Today is World Mental Day, 2016 and there has been a host of information coming at me from the newspaper, Facebook posts and a Radio programme.
For the first time I delved into the pages of activists for mental health. I am amazed and impressed by the few I have had time to look at for today only.
I was diagnosed with Post Traumatic Stress Disorder in 2013. I accessed excellent psychological, medical and social support, through the public system, friends and family.
Truth be told though, upon careful examination of my life, I think I may have been experiencing bouts of depression for a much longer time than I can recall.
Over the years I can recount many, many occasions when my thinking was fuzzy and there was mental fog.
I would be hard on myself, always believing that I was just anti-social. Anti-social, because I would avoid going out, refuse to answer telephone calls and generally withdraw from many activities.
Activist/comedian based in the United Kingdom, Ruby Wax, likes to quote that 1 in 4 persons are suffering with some form of mental illness and, in the same breath, suggest that the figure is really 4 in 4. In other words, almost all, if not all, of us have some degree of mental problem.
If those figures are to be believed, then there are several implications with which we need to deal. I will focus on just one for today’s post.
If so many of us are ailing in this aspect of our lives, then we should be more compassionate toward each other. All of us are hurting, why do we need to add to that hurt by placing negative labels?
The stigma of a diagnosis associated with mental health is real. It is so real, that many are unwilling to admit it even to themselves. It is so real that it is a flowing source for comedic relief.
We do not hear of jokes about heart health, kidney health or other physical illnesses. In fact to laugh at any of these physical problems would be highly insensitive.
Yet…we continue to cajole or even badger those who are experiencing mental challenges to shrug it off, get going, stop being lazy and just get over it. We get impatient and intolerant when they begin sharing their situation with us.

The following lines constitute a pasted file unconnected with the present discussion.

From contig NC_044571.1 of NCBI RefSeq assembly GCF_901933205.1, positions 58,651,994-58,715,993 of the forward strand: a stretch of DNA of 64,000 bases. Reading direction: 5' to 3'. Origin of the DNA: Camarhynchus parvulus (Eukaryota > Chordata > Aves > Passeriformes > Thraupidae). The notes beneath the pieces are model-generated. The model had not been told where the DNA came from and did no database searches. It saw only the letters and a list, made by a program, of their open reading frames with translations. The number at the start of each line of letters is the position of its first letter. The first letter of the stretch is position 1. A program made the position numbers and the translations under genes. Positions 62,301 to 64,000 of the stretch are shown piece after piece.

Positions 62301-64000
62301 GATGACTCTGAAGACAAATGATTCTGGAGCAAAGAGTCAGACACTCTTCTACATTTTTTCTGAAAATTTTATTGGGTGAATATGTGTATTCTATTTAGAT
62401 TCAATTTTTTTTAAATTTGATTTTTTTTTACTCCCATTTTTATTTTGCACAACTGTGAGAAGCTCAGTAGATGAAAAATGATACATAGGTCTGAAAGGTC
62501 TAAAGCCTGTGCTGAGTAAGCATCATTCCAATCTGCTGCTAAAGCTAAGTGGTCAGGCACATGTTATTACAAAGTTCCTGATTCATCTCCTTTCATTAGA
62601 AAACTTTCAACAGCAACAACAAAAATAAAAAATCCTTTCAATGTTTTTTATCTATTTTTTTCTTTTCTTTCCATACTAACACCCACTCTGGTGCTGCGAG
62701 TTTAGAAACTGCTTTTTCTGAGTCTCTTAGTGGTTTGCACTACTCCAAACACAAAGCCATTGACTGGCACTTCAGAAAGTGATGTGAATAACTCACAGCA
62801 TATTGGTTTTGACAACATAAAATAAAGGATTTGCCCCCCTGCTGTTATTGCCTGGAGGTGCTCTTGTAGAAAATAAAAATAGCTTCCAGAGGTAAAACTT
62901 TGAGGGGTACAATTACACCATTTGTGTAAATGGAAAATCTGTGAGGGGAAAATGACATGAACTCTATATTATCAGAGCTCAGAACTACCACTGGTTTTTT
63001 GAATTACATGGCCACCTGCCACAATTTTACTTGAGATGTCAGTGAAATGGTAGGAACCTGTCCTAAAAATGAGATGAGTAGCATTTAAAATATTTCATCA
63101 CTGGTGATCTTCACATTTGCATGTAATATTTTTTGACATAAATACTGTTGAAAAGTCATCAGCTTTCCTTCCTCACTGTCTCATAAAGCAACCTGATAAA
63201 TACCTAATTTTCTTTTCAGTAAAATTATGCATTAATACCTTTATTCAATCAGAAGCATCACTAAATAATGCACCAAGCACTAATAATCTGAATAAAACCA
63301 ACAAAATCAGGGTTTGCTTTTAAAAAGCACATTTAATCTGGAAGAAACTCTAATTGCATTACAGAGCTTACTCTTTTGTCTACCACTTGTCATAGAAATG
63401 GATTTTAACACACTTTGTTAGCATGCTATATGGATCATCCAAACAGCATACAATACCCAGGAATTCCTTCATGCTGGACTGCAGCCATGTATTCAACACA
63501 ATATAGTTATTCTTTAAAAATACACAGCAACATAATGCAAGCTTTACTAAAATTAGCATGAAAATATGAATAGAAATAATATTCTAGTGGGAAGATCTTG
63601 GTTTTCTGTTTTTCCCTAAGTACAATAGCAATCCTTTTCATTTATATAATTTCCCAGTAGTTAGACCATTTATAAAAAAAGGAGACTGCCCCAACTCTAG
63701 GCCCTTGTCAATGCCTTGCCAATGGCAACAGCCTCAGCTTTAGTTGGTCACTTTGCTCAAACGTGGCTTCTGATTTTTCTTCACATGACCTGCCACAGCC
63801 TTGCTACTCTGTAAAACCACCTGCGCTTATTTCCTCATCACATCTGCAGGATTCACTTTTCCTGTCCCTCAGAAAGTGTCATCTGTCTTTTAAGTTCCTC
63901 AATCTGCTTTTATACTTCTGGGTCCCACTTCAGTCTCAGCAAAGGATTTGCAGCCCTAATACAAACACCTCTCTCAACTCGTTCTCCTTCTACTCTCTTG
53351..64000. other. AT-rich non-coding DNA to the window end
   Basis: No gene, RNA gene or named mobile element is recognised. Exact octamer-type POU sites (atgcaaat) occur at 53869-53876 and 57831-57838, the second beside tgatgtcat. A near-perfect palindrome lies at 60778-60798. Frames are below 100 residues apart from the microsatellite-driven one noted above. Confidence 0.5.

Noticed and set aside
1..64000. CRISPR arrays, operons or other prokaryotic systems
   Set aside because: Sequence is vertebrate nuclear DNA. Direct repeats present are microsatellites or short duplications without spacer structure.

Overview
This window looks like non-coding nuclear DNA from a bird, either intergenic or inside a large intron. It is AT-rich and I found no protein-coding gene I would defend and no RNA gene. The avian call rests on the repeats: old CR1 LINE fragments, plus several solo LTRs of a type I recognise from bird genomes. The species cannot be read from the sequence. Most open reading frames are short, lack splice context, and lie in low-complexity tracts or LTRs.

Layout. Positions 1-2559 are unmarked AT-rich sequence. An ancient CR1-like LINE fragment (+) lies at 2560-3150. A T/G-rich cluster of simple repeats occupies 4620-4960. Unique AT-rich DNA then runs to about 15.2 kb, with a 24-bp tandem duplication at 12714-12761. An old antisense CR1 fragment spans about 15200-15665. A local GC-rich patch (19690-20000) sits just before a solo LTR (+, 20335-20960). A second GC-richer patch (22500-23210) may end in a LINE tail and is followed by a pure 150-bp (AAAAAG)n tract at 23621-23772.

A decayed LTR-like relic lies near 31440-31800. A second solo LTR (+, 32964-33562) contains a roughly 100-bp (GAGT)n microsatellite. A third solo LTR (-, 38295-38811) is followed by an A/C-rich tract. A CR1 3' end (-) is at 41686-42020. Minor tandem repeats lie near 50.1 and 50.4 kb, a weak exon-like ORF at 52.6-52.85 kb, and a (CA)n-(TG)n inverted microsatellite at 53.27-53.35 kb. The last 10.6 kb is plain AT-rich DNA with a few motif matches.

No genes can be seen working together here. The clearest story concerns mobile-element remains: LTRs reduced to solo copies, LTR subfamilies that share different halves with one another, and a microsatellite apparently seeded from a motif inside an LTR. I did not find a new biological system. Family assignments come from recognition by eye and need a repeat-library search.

Sadly instead of being supportive, what is needed, we become less available and less encouraging to those who have real mental challenges.
A mental health diagnosis is not necessarily a sign of being totally out of control of your thinking, beliefs and actions. Dr. Hanif E. A. Benjamin expressed it so well this morning on a local radio programme.
He said that mental health illness can be considered as falling along a continuous spectrum. There is a wide range of problems, from minor to severe. Some problems allow a person to function at a high level in society while other problems reduce that level so that a person is unable to function according to societal norms.
The statistics are real and are a reflection of the times in which we live as well as only accounting for those who actually seek help. This means that the figures are probably much higher in reality.
There is help. We all can help. Ignorance and lack of compassion are unacceptable in these so-called enlightened times.
Let us all join in fanning the flames of passion lit by the activists for and professionals in mental health. Let us start developing our compassion, humanity and respect for all life. Let us nullify the stigma as we stand in solidarity with each other for mental health issues.
Are you on board? Are you willing to help educate and support in the field of mental health? Are you already doing your part? Please leave a comment and let me know.